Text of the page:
Saturday, June 25, at 8:00 a.m., hundreds gathered in the convention center’s Chapin Theater – we listened to impassioned speeches about the work still needs to be done, including a short talk delivered by special guest Congressman John Lewis.  His powerful remarks reminded all of us the importance to ACT.

Here’s a segment of his talk, captured in close caption:

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We then stood in silence when all 49 names scrolled on the large screen — reminding us how many of them were so young and how many of them were of Latino heritages.  As a community of librarians whose goals are to better our communities with literature, literacy, and community activism, the words I heard from the GLBT Round Table chairs (both present and former) at this memorial strengthened my conviction and commitment to continue such work as a member of the Round Table.

I also belong to another Round Table at ALA: EMIERT – Ethnic & Multicultural Information Exchange Round Table which administers the Coretta Scott King Book Award each year to “outstanding African American authors and illustrators of books for children and young adults that demonstrate an appreciation of African American culture and universal human values.”  Every year, during the Annual Conference, the CSK Award Breakfast on Sunday (at 7:00 a.m.) is always a rousing, powerful, and moving event.  I look forward to it and always know I will be in the strong embrace of like-minded librarians and book makers and will be exposed to significant speeches.  This year was no different.

CSK speeches are from all winners and honorees.  We had the great pleasure to hear from these book creators:

Rita Williams-Garcia, Bryan Collier, Ronald L. Smith, Ekua Holmes, Jason Reynolds, Brendan Kiely, Ilyasah Shabazz, Kekla Magoon, R. Gregory Christie, Christian Robinson, and Jerry Pinkney for Virginia Hamilton Lifetime Achievement.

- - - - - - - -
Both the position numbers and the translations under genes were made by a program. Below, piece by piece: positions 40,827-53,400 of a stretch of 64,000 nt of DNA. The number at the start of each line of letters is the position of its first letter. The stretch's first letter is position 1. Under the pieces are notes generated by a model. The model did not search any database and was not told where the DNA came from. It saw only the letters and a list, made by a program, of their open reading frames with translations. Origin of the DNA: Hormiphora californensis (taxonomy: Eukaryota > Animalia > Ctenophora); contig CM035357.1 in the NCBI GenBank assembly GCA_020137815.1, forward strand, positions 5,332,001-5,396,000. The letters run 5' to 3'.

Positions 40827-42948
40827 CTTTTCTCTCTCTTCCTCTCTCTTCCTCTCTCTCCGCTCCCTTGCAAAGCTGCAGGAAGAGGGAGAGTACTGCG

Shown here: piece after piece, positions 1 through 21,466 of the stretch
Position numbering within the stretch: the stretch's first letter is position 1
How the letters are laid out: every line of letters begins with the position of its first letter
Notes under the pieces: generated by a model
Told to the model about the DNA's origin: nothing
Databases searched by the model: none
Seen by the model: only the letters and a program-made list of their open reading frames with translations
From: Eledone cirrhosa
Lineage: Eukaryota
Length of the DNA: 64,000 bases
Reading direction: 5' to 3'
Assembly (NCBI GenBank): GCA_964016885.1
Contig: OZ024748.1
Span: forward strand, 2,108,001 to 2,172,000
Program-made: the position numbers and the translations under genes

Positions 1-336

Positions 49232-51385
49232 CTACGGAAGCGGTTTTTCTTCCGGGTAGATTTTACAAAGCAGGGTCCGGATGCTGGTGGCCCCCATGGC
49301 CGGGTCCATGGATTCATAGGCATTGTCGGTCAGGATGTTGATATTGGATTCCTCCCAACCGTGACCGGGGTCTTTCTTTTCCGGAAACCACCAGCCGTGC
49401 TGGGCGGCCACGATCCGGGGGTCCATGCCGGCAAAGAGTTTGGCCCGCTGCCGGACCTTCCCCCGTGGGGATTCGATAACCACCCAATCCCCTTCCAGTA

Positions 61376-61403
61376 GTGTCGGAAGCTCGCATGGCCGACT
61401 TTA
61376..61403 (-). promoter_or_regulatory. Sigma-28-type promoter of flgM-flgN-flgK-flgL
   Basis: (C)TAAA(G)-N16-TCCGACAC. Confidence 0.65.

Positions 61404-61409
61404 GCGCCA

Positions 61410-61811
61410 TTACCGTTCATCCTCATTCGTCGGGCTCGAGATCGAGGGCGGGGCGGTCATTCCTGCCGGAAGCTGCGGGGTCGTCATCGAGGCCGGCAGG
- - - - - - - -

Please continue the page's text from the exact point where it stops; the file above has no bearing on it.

Each speech was different, some humorous, some somber, yet all were true and inspiring. Many young folks were in the room and I saw their heads bobbing in agreement throughout the speeches, affirming the power of words and the promises to keep doing important work.  I teared up multiple times: of course, that’s not a unique phenomenon.  I attend the CSK Breakfast to celebrate and to have a good cry and to renew my faith in advancing equity and social justices through the power of literary works that channel the power of their creators.

A few of the texts of the speeches are printed in the Horn Book: Rita Williams-Garcia for Gone Crazy in Alabama, Bryan Collier for Trombone Shorty, and Jerry Pinkney for his Lifetime Achievement recognition.  (Just keep in mind, in the LIVE version of these speeches, things said are not always the same as the printed text, and the deliveries… oh the deliveries — that do make a huge difference!)

But this year, there was also the un-prepared and oh so smooth and sincere speech by Jason Reynolds, a love song to his mother, who was IN THE HOUSE!  And the exhilarating, eloquent calls to action by Ilyasah Shabazz, daughter of Malcolm X.  Ronald Smith’s reminder that not all African American authors must or do write about realistic, historical, African American lives but they should own the full range of literary genres and themes, fantasy, science fiction, and beyond.  Christian Robinson’s love for his Nana was evident; Kekla Magoon’s sense of responsibility was energizing; Ekua Holmes is not only a wonderful artist, but an impressive public speaker — I can’t wait to hear and see more from her!

I wish everyone could have been there listening to Bredan Kiely’s on-the-verge-of-tears-oh-no-I’m-actually-sobbing-as-I-lisetn-to-this highly self-aware and conscientious white, sis-gender, straight, privileged male (as he declared in his speech for All American Boys, co-authored with Jason Reynolds) author whose heart is on his sleeve and who shares his vulnerability without qualm.  (Have you read Gospel of Winter yet?  No?  Go get it!  It was the 2015 Top 10 Best Fiction for Young Adults!)  I really would love to see all of the speeches in print somewhere (since Horn Book only publishes the winners’ speeches).

Not only in print, actually!  I want video recordings so others can witness Jason Reynolds’ raw power when he declaimed his long, audience-jumping-up-from-their-seat-to-give-a-standing-ovation spoken word poem [which is published on the brand new CSK blog, entitled Clap Clap.]

[Since posting earlier today, Sam Bloom, a member of this year’s CSK Award Jury has sent me the link for a partial video of Jason’s speech posted by Patricia Enciso.  Click on the image to watch it!]

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Here are just a couple more snapshots of that auspicious morning which will forever imprint in my mind, same as last year and all the years before.